Bell to resign following allegations of sexual abuse
Jefferson County Commissioner Eric Bell has announced his resignation from his position on the Commission in the wake of charges of an inappropriate relationship with a teenage boy.
“After much consideration, I will be resigning from my position as Jefferson County Commissioner,” Bell said in a statement released Tuesday afternoon by attorney Matthew Harvey, whose office of Taylor & Harvey is representing him in the case.
“Addressing these allegations in court will be my primary focus and any distractions to the Commission will frustrate their purpose to serve the citizens of Jefferson County. I will not be making any further comments at this time.”
Bell is scheduled to appear in Jefferson County Magistrate Court on Thursday, June 30, at 9:45 a.m. in front of Magistrate Mary Paul Rissler, according to the court.
Bell, a veteran of the U.S. Navy, was elected to represent the Harpers Ferry district on the Jefferson County Commission in November 2014.
Bell was charged last week with sexual abuse by a person in a position of trust, possession of child pornography, and distribution and display of obscene material to a minor. Sgt. W.R. Garrett of the West Virginia State Police’s Crimes Against Children Unit said the alleged victim in the case is a 16-year-old boy for whom his parents trusted Bell as a “mentor.”
“They didn’t think anything of it,” Garrett said regarding Bell’s friendship with the boy. “They were quite shocked when I told them we had received a complaint.”
Garrett said he received a complaint from the Department of Health and Human Resources on June 8 alleging a sexual relationship between the boy and a man later identified as Bell. According to a criminal complaint, the officer met with the boy’s parents that afternoon. He was told the 16-year-old had recently told his parents he is gay, and they contacted Bell to act as a mentor to him.
According to his public Facebook profile, the 37-year-old Bell married his partner, William Lukenbill, on April 2.
The criminal complaint indicates the boy’s parents found Bell to be a good role model for their son, including taking him for a kayak trip on the Shenandoah River. The parents acknowledged a connection between Bell and their son via social media and their cellphones; however, they maintained they were unaware of any inappropriate behavior.
The boy’s parents, who Garrett said are not suspected of any wrongdoing, provided the boy’s laptop and cellphone for examination. According to the criminal complaint, incriminating information was found on the cellphone. A forensic exam of Bell’s cellphone also produced such results, Garrett said.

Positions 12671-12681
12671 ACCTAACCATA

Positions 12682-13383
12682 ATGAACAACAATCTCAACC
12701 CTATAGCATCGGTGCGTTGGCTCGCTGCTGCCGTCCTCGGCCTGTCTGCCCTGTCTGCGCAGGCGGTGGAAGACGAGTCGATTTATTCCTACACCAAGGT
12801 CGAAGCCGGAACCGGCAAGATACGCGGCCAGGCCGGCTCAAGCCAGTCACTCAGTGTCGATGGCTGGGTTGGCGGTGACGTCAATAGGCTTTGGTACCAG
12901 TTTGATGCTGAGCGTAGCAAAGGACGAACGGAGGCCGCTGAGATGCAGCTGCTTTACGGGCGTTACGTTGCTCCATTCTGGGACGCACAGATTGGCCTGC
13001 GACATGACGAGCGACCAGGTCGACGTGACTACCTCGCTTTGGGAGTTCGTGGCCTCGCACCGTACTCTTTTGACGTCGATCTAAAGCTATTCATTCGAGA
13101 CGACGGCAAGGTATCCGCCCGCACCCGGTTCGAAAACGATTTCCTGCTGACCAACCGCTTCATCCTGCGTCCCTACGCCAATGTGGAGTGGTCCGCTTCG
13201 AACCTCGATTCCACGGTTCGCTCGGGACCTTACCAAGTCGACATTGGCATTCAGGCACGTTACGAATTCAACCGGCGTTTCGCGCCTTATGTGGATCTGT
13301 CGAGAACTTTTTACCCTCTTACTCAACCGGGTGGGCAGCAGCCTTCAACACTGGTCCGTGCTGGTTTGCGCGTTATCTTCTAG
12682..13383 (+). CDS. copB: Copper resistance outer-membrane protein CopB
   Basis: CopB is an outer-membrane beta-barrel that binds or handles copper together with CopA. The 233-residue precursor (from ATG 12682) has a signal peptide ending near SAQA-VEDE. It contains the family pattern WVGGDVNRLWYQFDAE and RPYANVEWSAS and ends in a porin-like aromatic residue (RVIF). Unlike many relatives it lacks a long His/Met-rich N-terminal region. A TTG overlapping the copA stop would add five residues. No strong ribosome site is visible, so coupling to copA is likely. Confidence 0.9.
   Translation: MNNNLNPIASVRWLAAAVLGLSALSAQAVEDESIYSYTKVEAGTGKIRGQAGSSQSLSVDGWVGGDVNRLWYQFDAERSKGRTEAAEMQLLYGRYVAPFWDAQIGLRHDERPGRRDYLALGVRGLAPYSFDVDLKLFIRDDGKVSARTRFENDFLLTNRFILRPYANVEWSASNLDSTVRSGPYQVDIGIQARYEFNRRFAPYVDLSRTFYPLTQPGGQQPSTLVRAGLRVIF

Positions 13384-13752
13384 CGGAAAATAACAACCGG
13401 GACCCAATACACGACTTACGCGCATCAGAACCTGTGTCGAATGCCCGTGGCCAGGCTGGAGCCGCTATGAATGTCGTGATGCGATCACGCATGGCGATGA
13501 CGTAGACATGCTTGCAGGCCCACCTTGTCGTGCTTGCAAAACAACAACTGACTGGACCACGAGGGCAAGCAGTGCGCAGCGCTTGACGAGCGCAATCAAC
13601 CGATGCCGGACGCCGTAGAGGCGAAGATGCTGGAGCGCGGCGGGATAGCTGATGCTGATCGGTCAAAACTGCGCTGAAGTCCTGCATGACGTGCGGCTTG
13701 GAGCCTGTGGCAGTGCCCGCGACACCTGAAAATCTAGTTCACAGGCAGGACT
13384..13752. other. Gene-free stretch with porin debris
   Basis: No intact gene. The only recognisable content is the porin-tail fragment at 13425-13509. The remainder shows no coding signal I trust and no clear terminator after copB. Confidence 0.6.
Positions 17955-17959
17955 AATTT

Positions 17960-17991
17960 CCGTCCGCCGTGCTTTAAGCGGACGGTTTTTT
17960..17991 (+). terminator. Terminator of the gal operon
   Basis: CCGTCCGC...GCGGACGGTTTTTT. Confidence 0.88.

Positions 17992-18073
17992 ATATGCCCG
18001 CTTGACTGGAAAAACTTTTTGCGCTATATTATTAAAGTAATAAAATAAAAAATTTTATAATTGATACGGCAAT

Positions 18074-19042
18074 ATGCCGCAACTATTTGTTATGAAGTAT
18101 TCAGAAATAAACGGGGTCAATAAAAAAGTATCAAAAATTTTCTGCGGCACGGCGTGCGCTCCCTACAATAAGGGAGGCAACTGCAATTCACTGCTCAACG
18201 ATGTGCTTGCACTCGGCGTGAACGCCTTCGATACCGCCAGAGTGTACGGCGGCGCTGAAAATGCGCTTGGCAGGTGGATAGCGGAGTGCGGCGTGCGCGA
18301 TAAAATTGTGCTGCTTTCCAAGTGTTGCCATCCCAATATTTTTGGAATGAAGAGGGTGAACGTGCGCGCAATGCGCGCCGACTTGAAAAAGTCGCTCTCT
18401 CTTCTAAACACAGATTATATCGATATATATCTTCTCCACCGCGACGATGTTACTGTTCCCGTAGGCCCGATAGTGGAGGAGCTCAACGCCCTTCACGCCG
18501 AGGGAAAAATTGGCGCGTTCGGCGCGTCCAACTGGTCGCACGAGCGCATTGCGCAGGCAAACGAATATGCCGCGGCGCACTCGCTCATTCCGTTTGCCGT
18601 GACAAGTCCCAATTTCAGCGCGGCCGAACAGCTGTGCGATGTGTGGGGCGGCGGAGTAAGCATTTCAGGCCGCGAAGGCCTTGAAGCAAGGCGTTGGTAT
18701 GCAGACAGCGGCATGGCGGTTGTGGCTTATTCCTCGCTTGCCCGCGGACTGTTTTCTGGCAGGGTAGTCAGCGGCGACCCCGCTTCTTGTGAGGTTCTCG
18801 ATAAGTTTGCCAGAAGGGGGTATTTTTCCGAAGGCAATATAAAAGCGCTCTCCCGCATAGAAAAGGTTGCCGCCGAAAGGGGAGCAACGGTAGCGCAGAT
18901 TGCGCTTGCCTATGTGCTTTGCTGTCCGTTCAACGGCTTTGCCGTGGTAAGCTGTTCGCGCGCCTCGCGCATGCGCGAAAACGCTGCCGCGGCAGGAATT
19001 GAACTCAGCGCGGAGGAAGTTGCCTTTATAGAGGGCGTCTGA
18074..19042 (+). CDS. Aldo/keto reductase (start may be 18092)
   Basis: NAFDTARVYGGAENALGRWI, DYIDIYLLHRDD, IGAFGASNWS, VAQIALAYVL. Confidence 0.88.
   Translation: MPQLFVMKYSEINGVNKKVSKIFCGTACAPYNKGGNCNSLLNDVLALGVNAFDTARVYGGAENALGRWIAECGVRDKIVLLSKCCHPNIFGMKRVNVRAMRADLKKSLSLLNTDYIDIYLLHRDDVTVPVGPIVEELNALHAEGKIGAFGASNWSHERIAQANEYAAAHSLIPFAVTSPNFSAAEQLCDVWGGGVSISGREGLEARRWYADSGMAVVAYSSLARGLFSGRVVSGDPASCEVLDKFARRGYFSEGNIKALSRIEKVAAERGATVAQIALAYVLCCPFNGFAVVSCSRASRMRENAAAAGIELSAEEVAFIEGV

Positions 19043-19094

“We were actually able to recover some corroborating evidence through Snapchat, even though that’s typically not (available),” Garrett said. Snapchat is a social media app through which messages disappear after a short period of time. “What people don’t take into account is that phones tend to store and record data in other ways, so even though we may not be able to find things specifically through Snapchat, we can find (sometimes) other means through the phone (to access the information).”
According to the criminal complaint, nude photos and videos of both Bell and the boy were found on the phones. In an interview conducted by Garrett on June 13, Bell allegedly “admitted to taking and sending pictures” to the boy, as well as receiving pictures and videos from the boy. In addition, Bell allegedly said he never entered into a physical relationship with the boy and he “realized he made a mistake” regarding the pictures and videos.
Garrett said while the warrant for Bell’s arrest was filed in Jefferson County, he was asked to turn himself in to a Berkeley County magistrate.
“Since he’s a Jefferson County commissioner, that negated any kind of conflict there might be with the prosecutor’s office as well as the magistrate’s office,” Garrett said, adding that a prosecutor may need to be appointed by the state to handle the case.
Bell was released from custody on his own recognizance. He will be given the option for a preliminary hearing in the case at a later date, Garrett said.
The commission next meets Thursday, June 30.